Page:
14. This mentioning of future meetings led me to say that it was obvious that we could not in the future continue to meet in DʼOrlandiʼs office in the middle of Sunday afternoon. I was continually followed by[Page 527]Vietnamese police, I understood that he was too. I said that I felt sure that I could get out at night without being followed, and that I had access to any number of houses which were not being watched. I said that I understood that he, however, could not get out unobserved.

15. To this he said, yes, he could and that in the case there would be no great difficulty of him and I meeting in the future.

16. DʼOrlandi then spoke as follows:

17. “This is definitely a step backward. I had thought that the first meeting was rather encouraging. Both the opening and the American questions were encouraging. I felt something might come out and, as a matter of fact, I still feel this as a hunch. Accordingly, I hope the stiffness of your reply today is due to prevailing circumstances, and that this channel may be kept open and resumed as soon as possible. We were expecting a reply. Now we have a statement. I understood what led to this statement. It is the circumstances of the moment.”

18. I asked to what circumstances he was referring. He said to all of the rumors in the newspapers of peace talk.2

19. I had thought he might say the bombing of the North or the intensified military activity in the South, and I was surprised when Lewandowski agreed that it was all the peace talk which created the current circumstances.

20. I said that I presumed Warsawʼs statement was formulated with the knowledge of Hanoi. Lewandowski did not deny this, but said that Warsaw was, of course, not in a position to commit Hanoi.

21. When I got up to go, Lewandowski said with a smile, “Iʼm sorry we canʼt have a glass of wine this time in celebration of a real result.”

22. There is one postscript which I should add to make the record complete, as follows:

23. DʼOrlandi told me last night (Saturday) at a diplomatic function that he had called on Lewandowski that morning and had said that Fanfani wanted DʼOrlandi to come to Rome for consultation. DʼOrlandi therefore asked Lewandowski how long it would be before Lewandow-ski had something since DʼOrlandi wanted to make plans.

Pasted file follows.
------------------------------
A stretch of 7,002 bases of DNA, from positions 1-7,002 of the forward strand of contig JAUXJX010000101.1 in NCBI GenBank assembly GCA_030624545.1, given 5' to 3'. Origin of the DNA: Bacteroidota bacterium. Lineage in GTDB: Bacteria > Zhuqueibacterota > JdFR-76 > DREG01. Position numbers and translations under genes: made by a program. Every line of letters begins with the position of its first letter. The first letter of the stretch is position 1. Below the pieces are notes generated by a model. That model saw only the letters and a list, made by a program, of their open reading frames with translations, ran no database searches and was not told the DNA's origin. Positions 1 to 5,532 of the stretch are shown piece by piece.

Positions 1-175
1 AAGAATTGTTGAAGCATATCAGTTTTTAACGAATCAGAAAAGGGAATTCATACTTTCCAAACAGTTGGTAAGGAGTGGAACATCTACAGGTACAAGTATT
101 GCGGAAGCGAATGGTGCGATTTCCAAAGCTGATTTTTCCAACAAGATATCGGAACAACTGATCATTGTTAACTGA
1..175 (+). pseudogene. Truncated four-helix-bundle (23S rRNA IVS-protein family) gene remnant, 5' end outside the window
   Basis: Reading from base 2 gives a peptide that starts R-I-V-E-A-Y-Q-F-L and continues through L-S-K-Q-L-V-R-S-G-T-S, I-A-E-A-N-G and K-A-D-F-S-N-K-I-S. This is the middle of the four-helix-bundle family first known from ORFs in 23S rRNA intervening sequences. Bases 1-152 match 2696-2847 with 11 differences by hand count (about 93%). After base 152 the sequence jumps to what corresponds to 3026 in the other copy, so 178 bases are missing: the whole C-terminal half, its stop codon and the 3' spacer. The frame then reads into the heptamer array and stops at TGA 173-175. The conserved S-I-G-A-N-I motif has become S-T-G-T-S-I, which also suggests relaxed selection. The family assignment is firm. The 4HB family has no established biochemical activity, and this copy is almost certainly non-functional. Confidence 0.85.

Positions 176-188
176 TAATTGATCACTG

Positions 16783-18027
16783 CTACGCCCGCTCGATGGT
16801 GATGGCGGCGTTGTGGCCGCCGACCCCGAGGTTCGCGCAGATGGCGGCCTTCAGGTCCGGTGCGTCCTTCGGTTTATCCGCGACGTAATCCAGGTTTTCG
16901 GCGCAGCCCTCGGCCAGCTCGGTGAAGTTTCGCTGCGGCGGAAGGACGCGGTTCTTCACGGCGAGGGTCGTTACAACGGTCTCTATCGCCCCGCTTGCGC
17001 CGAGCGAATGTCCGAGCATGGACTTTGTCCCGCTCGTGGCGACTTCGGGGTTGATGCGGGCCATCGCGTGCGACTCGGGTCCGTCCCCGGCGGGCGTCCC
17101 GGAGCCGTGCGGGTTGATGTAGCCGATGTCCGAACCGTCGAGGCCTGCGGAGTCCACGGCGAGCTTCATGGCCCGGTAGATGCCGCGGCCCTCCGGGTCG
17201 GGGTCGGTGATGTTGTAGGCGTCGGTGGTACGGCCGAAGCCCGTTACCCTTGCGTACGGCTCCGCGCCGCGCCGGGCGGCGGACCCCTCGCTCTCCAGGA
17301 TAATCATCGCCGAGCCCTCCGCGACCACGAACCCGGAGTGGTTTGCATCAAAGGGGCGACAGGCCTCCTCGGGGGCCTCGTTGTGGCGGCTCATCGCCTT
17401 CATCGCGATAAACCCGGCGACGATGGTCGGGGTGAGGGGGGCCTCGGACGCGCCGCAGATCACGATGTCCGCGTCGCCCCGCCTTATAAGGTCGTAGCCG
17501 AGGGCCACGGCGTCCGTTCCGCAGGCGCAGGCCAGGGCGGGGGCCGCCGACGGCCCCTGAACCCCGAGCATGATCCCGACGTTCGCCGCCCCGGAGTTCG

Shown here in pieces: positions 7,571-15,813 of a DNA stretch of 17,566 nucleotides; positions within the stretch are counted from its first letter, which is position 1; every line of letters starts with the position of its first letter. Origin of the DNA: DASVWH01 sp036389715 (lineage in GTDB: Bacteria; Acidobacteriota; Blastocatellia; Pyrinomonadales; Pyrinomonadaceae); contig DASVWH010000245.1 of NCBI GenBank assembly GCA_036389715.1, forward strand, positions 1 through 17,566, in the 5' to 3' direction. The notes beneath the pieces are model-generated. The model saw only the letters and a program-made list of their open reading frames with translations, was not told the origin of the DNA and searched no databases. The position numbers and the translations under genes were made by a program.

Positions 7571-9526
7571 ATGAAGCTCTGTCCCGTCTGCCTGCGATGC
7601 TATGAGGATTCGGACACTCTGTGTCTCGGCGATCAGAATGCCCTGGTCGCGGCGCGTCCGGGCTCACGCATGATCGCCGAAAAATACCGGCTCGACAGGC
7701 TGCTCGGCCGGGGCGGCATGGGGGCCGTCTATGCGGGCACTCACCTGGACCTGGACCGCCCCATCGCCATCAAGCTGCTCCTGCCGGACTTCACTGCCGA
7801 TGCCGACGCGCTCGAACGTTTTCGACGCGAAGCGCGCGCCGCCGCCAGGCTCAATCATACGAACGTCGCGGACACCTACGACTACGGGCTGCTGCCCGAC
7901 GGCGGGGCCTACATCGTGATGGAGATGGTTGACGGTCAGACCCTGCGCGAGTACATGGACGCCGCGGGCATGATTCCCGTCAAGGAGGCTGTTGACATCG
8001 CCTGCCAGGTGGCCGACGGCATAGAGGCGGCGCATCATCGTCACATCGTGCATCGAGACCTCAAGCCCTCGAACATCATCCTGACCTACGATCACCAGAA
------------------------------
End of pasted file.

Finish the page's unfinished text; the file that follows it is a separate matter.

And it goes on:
24. Lewandowski answered by saying that, by a strange coincidence, the word from Warsaw had just arrived and that he would be ready to talk on Sunday. Lewandowski then made the following additional remark:

25. That realistically this whole conversation with the Americans could not take less than six months. DʼOrlandi gathered that what he meant was that it takes time for Hanoi and Warsaw to formulate its[Page 528]proposals; it then takes time to submit them to me; it then takes time for the USG to consider the proposals and formulate their own answer.

26. Comment: It seems obvious that if the conversations are to accomplish something and if misunderstandings are to be avoided and precise results achieved, this is not unreasonable. I also think that while there may be progress, one cannot expect decisive results until after our elections.

Lodge
  1. Source: Department of State, Central Files, POL 27–14 VIET/MARIGOLD. Secret; Immediate; Nodis; Marigold. The source text does not indicate the time of transmission; the telegram was received at 9:25 a.m. Printed in part in Herring, Secret Diplomacy of the Vietnam War, pp. 248–249.
  2. For example of speculation in the press about peace talks during June and July 1966, see United States-Vietnam Relations, 1945–1967, Book 12, Part VI–A, pp. 22–25.